Bee stories: How innovations are improving honey production in Latin America
By Dr. Priscila Henríquez, Specialist in the Management of Technological Innovation, IICA, email@example.com
Researchers from Argentina are spearheading an effort to improve beekeeping in Latin America through the implementation of public-private partnerships. It started with Argentina’s National Apiculture Program (PROAPI).
The effort began in 1996 at the Faculty of Veterinary Sciences in the Buenos Aires province. Researchers in close collaboration with their counterparts at the National Agricultural Research Institute (INTA) and other public entities developed an associative platform for collective innovation working with the beekeepers. The aim was to support them to improve the quality of their honey and thus access more profitable markets.
Financial support and credit were available to beekeepers provided they received technical assistance from INTA.
At the beginning, the consortium had to overcome many technical difficulties such as antibiotic resistance, and findings in Canada and Australia of Argentine honey contaminated with antibiotics linked to cancer. During the same period, the Argentinian economic crisis deepened after an abrupt 70 % devaluation in the currency that impacted the sector.
Despite the difficult situation, the PROAPI initiative kept going, providing beekeeping training to numerous groups and implementing distance education initiatives. Members of the consortium visited honey producing areas in the United States, Germany, New Zealand, and Brazil to learn the best technologies and practices. Back home, they adapted and modified these techniques to meet their local needs.
The backbone of this initiative is the network of more than 200 technicians distributed in the honey producing areas of Argentina who connect the researchers with the producers. Throughout the country there are now more than 400 producers groups linking some 15,000 beekeepers.
This collective way to spur innovation has resulted in honey of excellent quality. About 95% of production is currently destined for international markets and the country is now one of the world's three largest exporters. More importantly, honey production helps local economies because in some areas the activity is predominantly in the hands of small entrepreneurs.
Producers’ adoption of an innovative technological path that allows production without the use of antibiotics, with the implementation of quality management and traceability is the main achievement. This innovation has increased yields by 31.8% with only a 2% increase in costs. The next step is to differentiate the honey to give it more added value.
Also, a commercial pollination business is currently being established in the country. Plants requiring honey bee pollination are mostly fruits and nuts (almonds, apples, kiwis), vegetables (cucumber, squash, watermelon), forages and seeds (red clover, alfalfa), and oilseeds (sunflower, soybean and rape). A challenge is the development of systems that will help both beekeepers and growers to take full advantage of bee pollination.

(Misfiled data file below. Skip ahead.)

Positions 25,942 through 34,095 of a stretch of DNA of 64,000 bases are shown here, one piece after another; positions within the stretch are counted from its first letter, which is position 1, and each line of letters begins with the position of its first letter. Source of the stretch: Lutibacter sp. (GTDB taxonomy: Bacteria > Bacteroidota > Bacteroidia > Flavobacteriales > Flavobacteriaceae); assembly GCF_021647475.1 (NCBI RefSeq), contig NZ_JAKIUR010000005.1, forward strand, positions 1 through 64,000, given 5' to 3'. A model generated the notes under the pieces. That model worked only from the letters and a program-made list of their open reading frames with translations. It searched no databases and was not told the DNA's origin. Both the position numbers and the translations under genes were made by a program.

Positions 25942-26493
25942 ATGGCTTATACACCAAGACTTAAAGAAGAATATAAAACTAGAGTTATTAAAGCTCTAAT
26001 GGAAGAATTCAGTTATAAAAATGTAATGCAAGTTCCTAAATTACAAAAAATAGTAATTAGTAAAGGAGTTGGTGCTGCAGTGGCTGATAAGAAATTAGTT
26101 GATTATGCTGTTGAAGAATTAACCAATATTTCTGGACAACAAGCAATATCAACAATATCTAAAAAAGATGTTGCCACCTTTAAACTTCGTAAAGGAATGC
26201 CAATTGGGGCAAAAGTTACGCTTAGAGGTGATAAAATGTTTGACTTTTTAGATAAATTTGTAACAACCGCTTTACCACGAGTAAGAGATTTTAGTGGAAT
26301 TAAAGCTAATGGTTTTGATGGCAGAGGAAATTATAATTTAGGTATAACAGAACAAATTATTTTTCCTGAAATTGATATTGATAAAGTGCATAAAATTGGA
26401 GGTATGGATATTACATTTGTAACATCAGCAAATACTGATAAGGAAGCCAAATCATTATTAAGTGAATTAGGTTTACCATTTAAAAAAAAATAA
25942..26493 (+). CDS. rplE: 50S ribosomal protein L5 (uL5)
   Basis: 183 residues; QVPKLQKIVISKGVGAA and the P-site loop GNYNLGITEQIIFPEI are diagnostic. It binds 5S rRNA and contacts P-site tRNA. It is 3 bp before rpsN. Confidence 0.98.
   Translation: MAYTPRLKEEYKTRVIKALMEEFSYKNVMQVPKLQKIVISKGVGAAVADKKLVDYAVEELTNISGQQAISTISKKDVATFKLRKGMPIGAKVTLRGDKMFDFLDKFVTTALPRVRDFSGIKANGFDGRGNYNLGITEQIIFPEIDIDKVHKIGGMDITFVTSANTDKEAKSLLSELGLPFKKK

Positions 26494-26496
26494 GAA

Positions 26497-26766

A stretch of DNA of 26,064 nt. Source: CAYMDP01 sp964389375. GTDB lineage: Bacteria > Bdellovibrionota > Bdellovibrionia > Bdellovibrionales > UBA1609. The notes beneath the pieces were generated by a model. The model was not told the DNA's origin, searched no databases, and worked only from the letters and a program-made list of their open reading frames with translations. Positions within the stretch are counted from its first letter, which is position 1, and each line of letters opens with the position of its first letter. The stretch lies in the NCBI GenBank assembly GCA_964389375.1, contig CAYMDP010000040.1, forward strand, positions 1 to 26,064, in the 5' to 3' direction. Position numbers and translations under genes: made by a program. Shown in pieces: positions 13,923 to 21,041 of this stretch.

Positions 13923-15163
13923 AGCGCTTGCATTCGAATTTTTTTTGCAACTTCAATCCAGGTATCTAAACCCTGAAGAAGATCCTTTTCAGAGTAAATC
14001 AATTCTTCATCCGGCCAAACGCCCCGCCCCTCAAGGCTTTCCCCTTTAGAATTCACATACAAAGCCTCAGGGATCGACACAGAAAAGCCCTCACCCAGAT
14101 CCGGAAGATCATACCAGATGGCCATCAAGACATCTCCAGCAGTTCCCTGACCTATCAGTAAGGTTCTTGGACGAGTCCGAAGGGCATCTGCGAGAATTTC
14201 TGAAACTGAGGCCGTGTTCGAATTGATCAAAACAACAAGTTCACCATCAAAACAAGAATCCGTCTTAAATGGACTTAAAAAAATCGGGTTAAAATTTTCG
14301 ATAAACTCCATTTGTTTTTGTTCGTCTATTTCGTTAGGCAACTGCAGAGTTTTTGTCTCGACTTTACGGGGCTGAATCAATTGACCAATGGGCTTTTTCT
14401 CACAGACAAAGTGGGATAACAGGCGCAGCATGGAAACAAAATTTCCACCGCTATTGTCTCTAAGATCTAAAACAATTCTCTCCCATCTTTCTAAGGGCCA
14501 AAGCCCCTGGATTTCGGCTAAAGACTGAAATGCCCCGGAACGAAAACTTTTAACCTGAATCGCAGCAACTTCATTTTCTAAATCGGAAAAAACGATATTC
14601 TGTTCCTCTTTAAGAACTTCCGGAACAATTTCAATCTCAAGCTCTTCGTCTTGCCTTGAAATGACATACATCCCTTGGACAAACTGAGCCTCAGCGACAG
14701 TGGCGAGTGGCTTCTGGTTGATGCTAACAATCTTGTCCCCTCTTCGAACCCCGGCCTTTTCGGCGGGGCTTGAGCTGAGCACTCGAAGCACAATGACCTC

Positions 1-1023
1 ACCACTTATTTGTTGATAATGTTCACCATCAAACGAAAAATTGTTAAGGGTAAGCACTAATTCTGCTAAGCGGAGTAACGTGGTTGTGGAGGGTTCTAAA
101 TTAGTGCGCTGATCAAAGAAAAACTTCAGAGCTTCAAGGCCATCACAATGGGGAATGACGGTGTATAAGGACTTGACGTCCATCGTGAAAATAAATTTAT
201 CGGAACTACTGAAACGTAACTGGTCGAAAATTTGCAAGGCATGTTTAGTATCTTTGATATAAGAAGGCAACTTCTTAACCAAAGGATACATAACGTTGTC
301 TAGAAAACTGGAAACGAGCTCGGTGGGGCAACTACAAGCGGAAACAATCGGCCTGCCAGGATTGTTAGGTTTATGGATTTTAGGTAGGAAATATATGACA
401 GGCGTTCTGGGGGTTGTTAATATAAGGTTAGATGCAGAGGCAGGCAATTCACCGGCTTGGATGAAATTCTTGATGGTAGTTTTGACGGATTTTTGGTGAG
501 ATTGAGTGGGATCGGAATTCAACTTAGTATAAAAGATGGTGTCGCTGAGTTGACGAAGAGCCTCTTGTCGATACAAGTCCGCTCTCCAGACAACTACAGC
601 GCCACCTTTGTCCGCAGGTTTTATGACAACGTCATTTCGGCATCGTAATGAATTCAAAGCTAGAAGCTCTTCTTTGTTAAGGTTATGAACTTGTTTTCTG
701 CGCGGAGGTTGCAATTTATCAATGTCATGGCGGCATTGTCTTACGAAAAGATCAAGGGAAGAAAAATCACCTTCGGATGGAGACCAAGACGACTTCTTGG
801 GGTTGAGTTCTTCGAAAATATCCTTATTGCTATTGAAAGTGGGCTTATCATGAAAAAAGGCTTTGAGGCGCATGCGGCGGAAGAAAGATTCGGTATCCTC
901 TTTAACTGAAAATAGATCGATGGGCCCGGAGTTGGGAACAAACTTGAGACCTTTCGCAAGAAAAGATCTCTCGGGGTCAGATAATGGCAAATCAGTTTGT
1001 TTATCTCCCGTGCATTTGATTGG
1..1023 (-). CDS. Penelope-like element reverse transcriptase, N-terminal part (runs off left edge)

The initiative became international when links were established with the Dominican Republic, where honey production had serious limitations due to the lack of technologies and the limited organization of producers. There, the impact of the project has been even greater than in Argentina: producers report a 277% increase in honey production. After much work with producers, they are now integrated in the local value chain. The introduction of improved technologies for honey production, instead of the traditional way of using old tree trunks, has also additional benefits, making contributions to the recovery and sustainable use of forests.
Last year, the Regional Fund for Agricultural Technology (FONTAGRO) awarded the consortium a prize as the most innovative public-private partnership in support of family agriculture in Latin America and the Caribbean in a competition that included experiences from all over the hemisphere. FONTAGRO with the support of IICA and the Inter-American Development Bank, seeks to promote research and innovation in 15 Latin American countries.
The consortium also received funding from FONTAGRO to continue expanding the work beyond Argentina and the Dominican Republic, to Costa Rica and Uruguay. This effort seeks to overcome the fragmentation of the honey producers and their difficulties accessing technology adapted to the different territories in these two countries. It is expected that the joint work of beekeepers, technical assistance providers and researchers will contribute to strengthening the sector.
In summary, Argentinian beekeeping has a lot in its favor, including a maturing history as one of the world market’s significant sources of honey. It has a rather young labor force comfortable using information technologies, and an ongoing government sponsored research and education initiative to help beekeepers improve productivity.
As this network is expanded in Latin America, we will surely hear more about this evolving innovation in the near future.
*The opinions expressed in this newsletter are those of the authors and they do not reflect the position of the Institute on the topics presented.